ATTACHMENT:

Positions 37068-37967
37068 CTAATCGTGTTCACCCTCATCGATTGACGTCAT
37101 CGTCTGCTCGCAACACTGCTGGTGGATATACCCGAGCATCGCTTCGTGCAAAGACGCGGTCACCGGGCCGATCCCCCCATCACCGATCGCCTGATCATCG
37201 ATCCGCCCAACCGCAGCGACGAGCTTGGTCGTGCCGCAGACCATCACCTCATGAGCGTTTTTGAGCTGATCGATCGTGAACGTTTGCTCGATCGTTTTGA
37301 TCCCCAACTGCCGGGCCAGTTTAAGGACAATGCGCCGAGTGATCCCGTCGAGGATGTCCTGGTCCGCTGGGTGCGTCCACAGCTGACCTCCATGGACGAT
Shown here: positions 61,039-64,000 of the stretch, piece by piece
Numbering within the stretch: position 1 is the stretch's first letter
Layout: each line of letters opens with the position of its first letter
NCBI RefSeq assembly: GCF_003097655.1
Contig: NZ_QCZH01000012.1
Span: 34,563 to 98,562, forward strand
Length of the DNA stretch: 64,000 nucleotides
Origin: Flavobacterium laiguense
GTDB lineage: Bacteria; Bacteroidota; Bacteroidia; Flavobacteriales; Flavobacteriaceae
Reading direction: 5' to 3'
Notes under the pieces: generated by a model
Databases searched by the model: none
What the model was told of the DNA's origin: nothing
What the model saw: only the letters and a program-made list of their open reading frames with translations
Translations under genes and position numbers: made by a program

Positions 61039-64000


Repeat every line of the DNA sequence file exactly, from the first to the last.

Positions 37068-37967
37068 CTAATCGTGTTCACCCTCATCGATTGACGTCAT
37101 CGTCTGCTCGCAACACTGCTGGTGGATATACCCGAGCATCGCTTCGTGCAAAGACGCGGTCACCGGGCCGATCCCCCCATCACCGATCGCCTGATCATCG
37201 ATCCGCCCAACCGCAGCGACGAGCTTGGTCGTGCCGCAGACCATCACCTCATGAGCGTTTTTGAGCTGATCGATCGTGAACGTTTGCTCGATCGTTTTGA
37301 TCCCCAACTGCCGGGCCAGTTTAAGGACAATGCGCCGAGTGATCCCGTCGAGGATGTCCTGGTCCGCTGGGTGCGTCCACAGCTGACCTCCATGGACGAT
Shown here: positions 61,039-64,000 of the stretch, piece by piece
Numbering within the stretch: position 1 is the stretch's first letter
Layout: each line of letters opens with the position of its first letter
NCBI RefSeq assembly: GCF_003097655.1
Contig: NZ_QCZH01000012.1
Span: 34,563 to 98,562, forward strand
Length of the DNA stretch: 64,000 nucleotides
Origin: Flavobacterium laiguense
GTDB lineage: Bacteria; Bacteroidota; Bacteroidia; Flavobacteriales; Flavobacteriaceae
Reading direction: 5' to 3'
Notes under the pieces: generated by a model
Databases searched by the model: none
What the model was told of the DNA's origin: nothing
What the model saw: only the letters and a program-made list of their open reading frames with translations
Translations under genes and position numbers: made by a program

Positions 61039-64000